Lead Plaintiff In Case That Legalized Same-Sex Marriage ‘Disgusted’ With Supreme Court

“My immediate reaction was anger," Jim Obergefell said after the Supreme Court voted to overturn Roe v. Wade.

Jim Obergefell, the main plaintiff in the 2015 Supreme Court case that legalized same-sex marriage in the United States, said Sunday he was appalled with the nation’s highest court after its decision to overturn the landmark Roe v. Wade last week.

“My immediate reaction was anger and also disgust that the highest court in our land, the court that is supposed to protect equal justice under law, the court that is supposed to interpret the Constitution to support every person in this country, that a justice on that court would put in writing a clarion call to opponents of marriage equality and LGBTQ+ equality, not to mention the right to contraception in that concurring decision?” Obergefell told MSNBC’s Symone Sanders on Sunday. “That is nothing more than a call for people who are opposed to those, opposed to us.”

“It is appalling that a Supreme Court justice would do that. It is appalling that a Supreme Court would take away a right that people in America, that women in America, have enjoyed and come to rely on for almost 50 years,” Obergefell, who is running for the Ohio House of Representatives as a Democrat, added.

Civil rights advocates have pointed to Supreme Court Justice Clarence Thomas’ concurring opinion overturning Roe v. Wade, which protected abortion rights nationwide. In his opinion, Thomas argued the court should also reconsider cases like Obergefell v. Hodges, as well as rulings that legalized same-sex sexual activity (Lawrence v. Texas) and granted Americans access to contraception (Griswold v. Connecticut). Doing so, he said, would “correct the error” the court established with those precedents.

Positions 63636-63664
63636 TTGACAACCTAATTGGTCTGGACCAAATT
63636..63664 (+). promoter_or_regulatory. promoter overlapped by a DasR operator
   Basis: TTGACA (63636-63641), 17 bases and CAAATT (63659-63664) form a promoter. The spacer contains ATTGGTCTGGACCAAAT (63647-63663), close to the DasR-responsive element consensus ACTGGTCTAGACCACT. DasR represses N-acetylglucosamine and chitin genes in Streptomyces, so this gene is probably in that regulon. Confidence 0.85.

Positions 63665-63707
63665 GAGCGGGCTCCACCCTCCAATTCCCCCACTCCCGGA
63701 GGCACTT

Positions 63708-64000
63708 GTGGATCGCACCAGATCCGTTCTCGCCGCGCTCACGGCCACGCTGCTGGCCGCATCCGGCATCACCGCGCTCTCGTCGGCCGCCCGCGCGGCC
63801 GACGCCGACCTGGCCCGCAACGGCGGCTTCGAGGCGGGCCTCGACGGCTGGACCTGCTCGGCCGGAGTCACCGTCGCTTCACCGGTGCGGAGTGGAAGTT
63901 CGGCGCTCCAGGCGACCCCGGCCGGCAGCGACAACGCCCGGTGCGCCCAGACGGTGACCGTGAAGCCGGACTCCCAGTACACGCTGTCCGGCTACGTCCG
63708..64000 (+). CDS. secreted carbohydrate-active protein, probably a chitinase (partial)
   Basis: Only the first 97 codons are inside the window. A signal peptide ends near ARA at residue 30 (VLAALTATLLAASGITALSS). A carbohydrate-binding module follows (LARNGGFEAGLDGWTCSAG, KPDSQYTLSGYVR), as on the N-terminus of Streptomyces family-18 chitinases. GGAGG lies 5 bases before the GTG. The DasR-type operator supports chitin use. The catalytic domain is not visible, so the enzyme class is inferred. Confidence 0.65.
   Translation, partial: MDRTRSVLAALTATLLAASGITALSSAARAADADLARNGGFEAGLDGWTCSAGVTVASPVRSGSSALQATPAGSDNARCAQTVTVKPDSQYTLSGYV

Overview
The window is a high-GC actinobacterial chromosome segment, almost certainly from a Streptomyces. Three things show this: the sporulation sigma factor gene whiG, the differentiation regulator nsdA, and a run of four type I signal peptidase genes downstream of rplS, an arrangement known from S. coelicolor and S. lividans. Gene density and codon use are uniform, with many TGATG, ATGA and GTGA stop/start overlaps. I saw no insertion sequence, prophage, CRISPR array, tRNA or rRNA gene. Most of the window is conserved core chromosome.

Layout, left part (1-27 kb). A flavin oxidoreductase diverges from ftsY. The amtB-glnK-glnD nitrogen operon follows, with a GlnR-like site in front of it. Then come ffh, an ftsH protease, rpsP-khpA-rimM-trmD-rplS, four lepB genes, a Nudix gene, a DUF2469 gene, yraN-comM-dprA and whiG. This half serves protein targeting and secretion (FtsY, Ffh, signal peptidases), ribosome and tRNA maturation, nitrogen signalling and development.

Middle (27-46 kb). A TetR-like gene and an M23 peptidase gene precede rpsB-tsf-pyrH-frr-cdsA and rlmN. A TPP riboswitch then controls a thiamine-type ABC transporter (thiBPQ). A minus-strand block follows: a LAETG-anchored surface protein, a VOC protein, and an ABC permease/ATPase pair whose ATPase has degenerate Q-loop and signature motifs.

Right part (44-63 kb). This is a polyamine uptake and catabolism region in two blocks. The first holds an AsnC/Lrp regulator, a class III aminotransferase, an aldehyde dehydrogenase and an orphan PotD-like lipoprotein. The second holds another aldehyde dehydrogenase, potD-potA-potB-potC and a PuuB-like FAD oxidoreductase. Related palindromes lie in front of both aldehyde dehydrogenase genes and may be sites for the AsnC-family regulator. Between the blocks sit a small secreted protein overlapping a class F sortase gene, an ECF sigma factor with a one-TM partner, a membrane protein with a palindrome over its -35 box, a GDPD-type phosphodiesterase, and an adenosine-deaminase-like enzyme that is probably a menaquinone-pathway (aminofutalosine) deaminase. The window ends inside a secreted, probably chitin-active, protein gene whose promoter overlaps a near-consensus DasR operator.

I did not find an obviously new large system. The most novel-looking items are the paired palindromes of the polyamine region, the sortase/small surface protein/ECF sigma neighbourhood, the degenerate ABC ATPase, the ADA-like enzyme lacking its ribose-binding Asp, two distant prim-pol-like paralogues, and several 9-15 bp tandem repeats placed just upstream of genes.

Thomas was the lone justice to sign his opinion.

Thomas also noted that he agreed with Justice Samuel Alito’s majority opinion, which said the decision “should not be understood to cast doubt on precedents that do not concern abortion.” But many civil rights advocates said they fear the heavily conservative court could take aim at other liberties.

The liberal members of the court echoed those fears in their dissenting opinion. Justices Stephen Breyer, Sonia Sotomayor and Elena Kagan stated that “no one should be confident that this majority is done with its work.”

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